E: Here’s the thing. By this time of the year, the best picture Oscar is usually all sewn up. That may sound weird if you don’t follow awards, but it’s true. When you follow the awards leading up to Oscar, you know. Occasionally there’s a dominant film like Schindler’s List or Return of the King which everyone knows is going to win almost before it’s released in theaters. Some years, you think something’s the favorite with the critics awards (think The Social Network), but the guilds identify a more audience-friendly winner (The King’s Speech). Either way, once both the critics award groups and then the Producers Guild and the Director’s Guild and the Actor’s Guild all have their say, we know. Or at least, every other year we’ve known. By now, the only major awards giving bodies that haven’t weighed in are the Director’s Guild and the British Academy (BAFTA), and there is still no consensus. There remain not merely two but actually three films fighting for frontrunner status.
Now, before you ask, it’s possible for the frontrunner to lose. Sometimes we think we know and we don’t. Shakespeare in Love beats Saving Private Ryan; Crash beats Brokeback Mountain. But in order for the favorite to lose, you have to have a favorite to begin with. And in 2014? You don’t. Let’s review the evidence.
If you watched the Golden Globes, you might remember that the Hollywood Foreign Press gave best director to Gravity‘s Alfonso Cuaron, and Best Picture to Steve McQueen’s 12 Years a Slave; American Hustle won Best Musical/Comedy. Despite last year’s confusion with Ben Affleck losing out on the directing nomination, most years the Globes and the Academy bestows both of those awards on the same film; the Globes quite often pick a different winner from the Academy, but the lack of internal consistency signals an odd confusion. The last big critics awards come from the Broadcast Film Critics – the Critic’s Choice – and here things get even more dicey, due to the large number of awards they hand out. Gravity wins best director and best sci fi/horror movie. American Hustle wins best comedy. And 12 Years a Slave wins the over all Best Picture.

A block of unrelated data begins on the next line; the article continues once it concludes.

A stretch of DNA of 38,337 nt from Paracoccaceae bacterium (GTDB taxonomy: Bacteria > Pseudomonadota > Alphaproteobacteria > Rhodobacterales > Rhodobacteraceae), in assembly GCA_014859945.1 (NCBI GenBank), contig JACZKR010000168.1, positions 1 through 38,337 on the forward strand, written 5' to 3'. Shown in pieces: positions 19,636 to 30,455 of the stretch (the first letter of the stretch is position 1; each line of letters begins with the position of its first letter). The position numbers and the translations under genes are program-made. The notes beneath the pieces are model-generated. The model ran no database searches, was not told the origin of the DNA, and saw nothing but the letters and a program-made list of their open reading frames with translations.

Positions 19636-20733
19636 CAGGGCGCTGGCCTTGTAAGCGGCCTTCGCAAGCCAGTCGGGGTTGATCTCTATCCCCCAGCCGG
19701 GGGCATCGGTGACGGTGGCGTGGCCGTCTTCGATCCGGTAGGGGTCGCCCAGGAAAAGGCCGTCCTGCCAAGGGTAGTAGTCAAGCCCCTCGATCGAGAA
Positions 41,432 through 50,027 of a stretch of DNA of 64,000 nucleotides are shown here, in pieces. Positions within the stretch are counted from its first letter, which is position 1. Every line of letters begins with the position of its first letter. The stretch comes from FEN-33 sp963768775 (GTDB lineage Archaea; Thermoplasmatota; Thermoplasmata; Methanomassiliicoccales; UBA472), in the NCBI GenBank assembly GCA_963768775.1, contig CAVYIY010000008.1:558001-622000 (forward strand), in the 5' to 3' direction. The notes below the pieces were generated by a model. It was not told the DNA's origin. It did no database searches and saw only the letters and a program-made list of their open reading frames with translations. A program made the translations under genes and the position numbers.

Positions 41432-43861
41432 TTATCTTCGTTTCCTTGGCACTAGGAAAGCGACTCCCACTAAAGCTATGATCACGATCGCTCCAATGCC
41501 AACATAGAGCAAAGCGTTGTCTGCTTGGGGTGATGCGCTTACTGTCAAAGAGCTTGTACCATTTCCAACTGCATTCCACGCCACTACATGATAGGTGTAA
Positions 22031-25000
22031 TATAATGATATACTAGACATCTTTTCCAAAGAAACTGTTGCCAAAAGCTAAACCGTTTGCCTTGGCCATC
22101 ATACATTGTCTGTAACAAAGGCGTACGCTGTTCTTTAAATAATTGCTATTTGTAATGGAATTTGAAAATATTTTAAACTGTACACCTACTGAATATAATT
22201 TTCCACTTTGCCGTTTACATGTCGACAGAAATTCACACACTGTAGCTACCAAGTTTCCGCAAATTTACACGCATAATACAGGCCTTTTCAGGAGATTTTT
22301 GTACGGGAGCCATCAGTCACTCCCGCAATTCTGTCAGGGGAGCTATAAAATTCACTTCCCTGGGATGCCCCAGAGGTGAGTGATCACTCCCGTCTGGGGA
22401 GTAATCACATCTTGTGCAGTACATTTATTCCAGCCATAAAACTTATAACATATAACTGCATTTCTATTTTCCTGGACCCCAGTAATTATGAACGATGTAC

When you add to this SAG’s embrace of ensemble comedy American Hustle, you have yet another wrench thrown in the works. Generally SAG hews more closely to Oscar than the Golden Globes, but their mandate is a little different – acting, not simply the film itself – and so they sometimes embrace films (Sideways) the Academy overlooks for something with a bigger theme or less quirky packaging (Million Dollar Baby). They did help solidify the likely acting winners – McConaughey, Blanchett, Leto and probably Nyong’o who took both the SAG and the Critics Choice over Lawrence – but if Hustle really was to be the film singled out, other groups will have to fall in line and support it as well. Voters have very different reasons to embrace these three films; the clever plotting and acting sizzle of American Hustle, the technological wonder (and deep emotional journey) of Gravity, and the devastating historical impact of 12 Years A Slave.
But the biggest puzzle of all comes from the Producer’s Guild. Ah, all the pundits said. Over the last six years, the PGA has matched up perfectly with the Oscar winner – anointed it, you might even say. That’s how we knew for sure last year that Ben Affleck’s snub had indeed rallied the Hollywood community around him and his entertaining movie. PGA will sort it out for us, everyone said. Here’s where the consensus will form, BAFTA will fall in line, and we’ll be all set. In the 25 years they’ve been handing out awards, however, they’ve never had a year like this one: 2014 brought us a tie between Gravity and 12 Years a Slave.
A tie! Nobody ties for these kind of awards! 4,700 producers, 10 films to choose from, and they come up with a tie? What are the chances of that?
And so instead of clearing up the mess, the Producer’s Guild added to it. And you know what? I think that’s pretty great, actually. I’m glad there’s still a little mystery left in the world. We’re not even a week out from the nomination announcement, after all. And when there so many beloved options for Best Picutre, what it means is that the real winner is the audience.